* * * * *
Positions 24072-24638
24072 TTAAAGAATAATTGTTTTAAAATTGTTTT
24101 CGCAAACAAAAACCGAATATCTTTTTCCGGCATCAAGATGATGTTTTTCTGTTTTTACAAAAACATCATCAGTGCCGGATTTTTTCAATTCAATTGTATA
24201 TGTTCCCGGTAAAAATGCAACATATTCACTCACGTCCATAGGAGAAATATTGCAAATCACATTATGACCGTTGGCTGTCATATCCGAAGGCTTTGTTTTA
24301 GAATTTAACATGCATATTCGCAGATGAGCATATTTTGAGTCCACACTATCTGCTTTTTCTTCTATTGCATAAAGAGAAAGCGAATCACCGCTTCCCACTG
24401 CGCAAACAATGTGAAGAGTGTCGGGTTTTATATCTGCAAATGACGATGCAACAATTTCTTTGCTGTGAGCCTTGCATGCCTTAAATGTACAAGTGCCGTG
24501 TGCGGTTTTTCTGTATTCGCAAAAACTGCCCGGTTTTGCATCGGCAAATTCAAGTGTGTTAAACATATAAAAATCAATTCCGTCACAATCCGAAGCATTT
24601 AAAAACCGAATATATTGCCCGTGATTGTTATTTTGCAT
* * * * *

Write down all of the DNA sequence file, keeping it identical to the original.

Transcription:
Positions 24072-24638
24072 TTAAAGAATAATTGTTTTAAAATTGTTTT
24101 CGCAAACAAAAACCGAATATCTTTTTCCGGCATCAAGATGATGTTTTTCTGTTTTTACAAAAACATCATCAGTGCCGGATTTTTTCAATTCAATTGTATA
24201 TGTTCCCGGTAAAAATGCAACATATTCACTCACGTCCATAGGAGAAATATTGCAAATCACATTATGACCGTTGGCTGTCATATCCGAAGGCTTTGTTTTA
24301 GAATTTAACATGCATATTCGCAGATGAGCATATTTTGAGTCCACACTATCTGCTTTTTCTTCTATTGCATAAAGAGAAAGCGAATCACCGCTTCCCACTG
24401 CGCAAACAATGTGAAGAGTGTCGGGTTTTATATCTGCAAATGACGATGCAACAATTTCTTTGCTGTGAGCCTTGCATGCCTTAAATGTACAAGTGCCGTG
24501 TGCGGTTTTTCTGTATTCGCAAAAACTGCCCGGTTTTGCATCGGCAAATTCAAGTGTGTTAAACATATAAAAATCAATTCCGTCACAATCCGAAGCATTT
24601 AAAAACCGAATATATTGCCCGTGATTGTTATTTTGCAT